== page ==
Indigenous-Owned Wellness Center Focuses on Whole Person Health | Health

Good health isn’t just physical — there’s also a spiritual and emotional component, says Little Bear Maestas. As a result of this belief and a series of visions he said he had while seriously ill, Maestas converted his personal training gymnasium into a spiritual wellness center supporting all aspects of individual and community health.

In the spring four years ago, Maestas opened a gym south of Taos to work one-on-one with people trying to improve their health. Having weighed over 300 pounds at one point in his life, he understands that not everyone feels comfortable going to a gym full of already fit people.

After improving his own health, many people asked him how he managed to cope, which inspired him to become certified as a personal trainer with multiple certifications from the National Academy of Sports Medicine (NASM ), including specializations in women’s health. , youth training, nutrition, personal training and exercise science.

For 24 years, he has participated in Sun Dance ceremonies, including six years as an animator. The Sun Dance is a ritual form of prayer and self-sacrifice. He was also involved in sweat lodges. Learning about his own Lakota and Crow ancestry inspired him to explore his own spiritual path. While dancing the sun many years ago, he said he had a vision that the time would come for him to help people.

Then, in May 2019, Maestas took a bad fall and developed extensive blood clotting along with other life-threatening conditions like kidney failure. He suffered from a rare condition called compartment syndrome, which is a painful and dangerous condition caused by a buildup of pressure from internal bleeding or swelling of the tissues. The pressure decreases blood flow and deprives the muscles and nerves of needed nourishment, producing severe pain and weakness in the affected area. For severe cases, emergency surgery is needed, according to the Mayo Clinic. Maestas has been told by his surgeons that many people with this disease lose their lives or lose limbs.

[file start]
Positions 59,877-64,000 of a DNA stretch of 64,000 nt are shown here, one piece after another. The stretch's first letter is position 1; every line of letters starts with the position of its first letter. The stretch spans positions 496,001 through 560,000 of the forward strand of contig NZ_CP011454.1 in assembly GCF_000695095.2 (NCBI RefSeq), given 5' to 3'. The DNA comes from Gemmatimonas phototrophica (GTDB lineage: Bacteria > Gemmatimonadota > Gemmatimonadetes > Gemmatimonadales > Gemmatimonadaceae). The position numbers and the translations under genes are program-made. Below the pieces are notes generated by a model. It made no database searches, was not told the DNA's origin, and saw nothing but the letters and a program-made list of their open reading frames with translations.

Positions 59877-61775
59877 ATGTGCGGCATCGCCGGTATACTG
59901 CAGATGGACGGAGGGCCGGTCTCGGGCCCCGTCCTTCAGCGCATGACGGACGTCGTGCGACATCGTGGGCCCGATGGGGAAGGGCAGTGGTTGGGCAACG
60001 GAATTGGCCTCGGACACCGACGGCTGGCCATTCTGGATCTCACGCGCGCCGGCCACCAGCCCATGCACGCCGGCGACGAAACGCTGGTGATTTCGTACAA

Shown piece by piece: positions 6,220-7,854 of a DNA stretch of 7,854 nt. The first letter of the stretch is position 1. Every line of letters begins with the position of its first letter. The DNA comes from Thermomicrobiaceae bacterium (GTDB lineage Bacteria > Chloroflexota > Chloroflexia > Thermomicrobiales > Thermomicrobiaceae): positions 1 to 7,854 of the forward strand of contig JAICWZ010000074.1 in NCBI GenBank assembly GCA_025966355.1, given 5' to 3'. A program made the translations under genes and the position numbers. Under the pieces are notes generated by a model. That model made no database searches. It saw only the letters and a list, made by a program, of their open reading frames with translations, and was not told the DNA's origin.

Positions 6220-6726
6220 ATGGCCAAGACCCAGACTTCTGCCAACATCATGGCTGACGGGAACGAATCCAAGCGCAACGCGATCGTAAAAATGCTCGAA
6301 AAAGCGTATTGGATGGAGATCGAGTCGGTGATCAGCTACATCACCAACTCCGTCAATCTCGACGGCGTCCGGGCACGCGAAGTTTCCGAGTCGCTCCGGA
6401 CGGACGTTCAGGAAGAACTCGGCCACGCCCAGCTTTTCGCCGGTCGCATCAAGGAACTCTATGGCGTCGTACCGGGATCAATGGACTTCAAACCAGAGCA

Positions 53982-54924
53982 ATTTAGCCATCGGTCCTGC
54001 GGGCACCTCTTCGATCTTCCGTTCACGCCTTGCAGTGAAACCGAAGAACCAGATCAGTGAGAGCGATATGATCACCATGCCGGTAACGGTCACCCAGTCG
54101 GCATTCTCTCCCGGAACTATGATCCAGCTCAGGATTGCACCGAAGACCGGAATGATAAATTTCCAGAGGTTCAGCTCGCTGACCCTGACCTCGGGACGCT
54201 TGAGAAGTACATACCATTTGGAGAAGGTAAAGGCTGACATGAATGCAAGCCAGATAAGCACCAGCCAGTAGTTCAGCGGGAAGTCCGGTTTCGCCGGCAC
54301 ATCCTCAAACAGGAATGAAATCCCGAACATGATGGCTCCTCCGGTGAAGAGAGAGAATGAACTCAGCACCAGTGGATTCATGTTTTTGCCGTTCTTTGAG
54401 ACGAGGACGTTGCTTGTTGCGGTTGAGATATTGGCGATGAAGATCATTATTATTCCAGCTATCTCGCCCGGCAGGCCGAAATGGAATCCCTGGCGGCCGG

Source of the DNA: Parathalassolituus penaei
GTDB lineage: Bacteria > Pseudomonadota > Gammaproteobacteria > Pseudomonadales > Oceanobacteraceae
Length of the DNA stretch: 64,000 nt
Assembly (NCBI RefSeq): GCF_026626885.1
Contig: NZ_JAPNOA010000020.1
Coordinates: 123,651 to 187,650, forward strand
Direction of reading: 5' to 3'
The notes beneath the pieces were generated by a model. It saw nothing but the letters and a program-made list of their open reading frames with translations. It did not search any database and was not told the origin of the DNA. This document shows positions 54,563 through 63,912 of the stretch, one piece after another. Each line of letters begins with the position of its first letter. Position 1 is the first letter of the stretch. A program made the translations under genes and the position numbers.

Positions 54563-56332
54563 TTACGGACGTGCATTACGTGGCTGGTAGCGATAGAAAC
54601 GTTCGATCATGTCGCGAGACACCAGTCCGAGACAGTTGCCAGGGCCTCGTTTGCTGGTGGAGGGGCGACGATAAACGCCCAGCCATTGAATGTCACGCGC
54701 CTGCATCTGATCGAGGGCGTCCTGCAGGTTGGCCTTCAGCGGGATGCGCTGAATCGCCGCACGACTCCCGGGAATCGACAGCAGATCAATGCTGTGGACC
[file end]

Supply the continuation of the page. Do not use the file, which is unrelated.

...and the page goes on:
He spent much of the next two and a half months in and out of hospitals, where he said he had many spiritual dreams and began to realize that it was time to start sharing everything he has. lived through his years of dancing the sun and pouring water. for sweat lodges, as well as what he learned from his Lakota/Ogallala Medicine Men teachers. “In my visions, I saw my grandparents and my sister, who died 17 years ago. According to traditional beliefs, I knew that meant they were coming for me. I have two daughters that I have to stay alive and take care of, so I said I couldn’t go with them. After returning home, he consulted a healer in South Dakota, who helped Maestas understand that he had made a direct agreement with God and needed to share what he had learned to help others.

Maestas began the process of converting his gym into a spiritual and physical wellness center just before the pandemic hit. Since then, he has adapted to the new circumstances by offering COVID-safe ceremonies. Rather than in the sweat lodge, ceremonies take place inside its large interior space, where people can be more comfortable, masked, and more spaced out. In his experience, this new way of holding a ceremony is equally effective in bringing about the spiritual aspect of healing that is experienced in the sweat lodge. With so much loss over the past few years due to COVID and other circumstances, people are approaching Maestas for help in interpreting spiritual messages from recently deceased people.

In addition to the counseling, ceremonies, and personal training it now offers, Maestas is launching an after-school Teen Fit program that provides instruction to teens who then follow a self-guided exercise circuit.

Maestas invited others with expertise in healing or fitness and a commitment to community health to share space at the wellness center. “I’m just one person. I know I can’t do it alone. I need the help of others who have a vision to provide not only physical fitness, but other services that support the health of the whole person.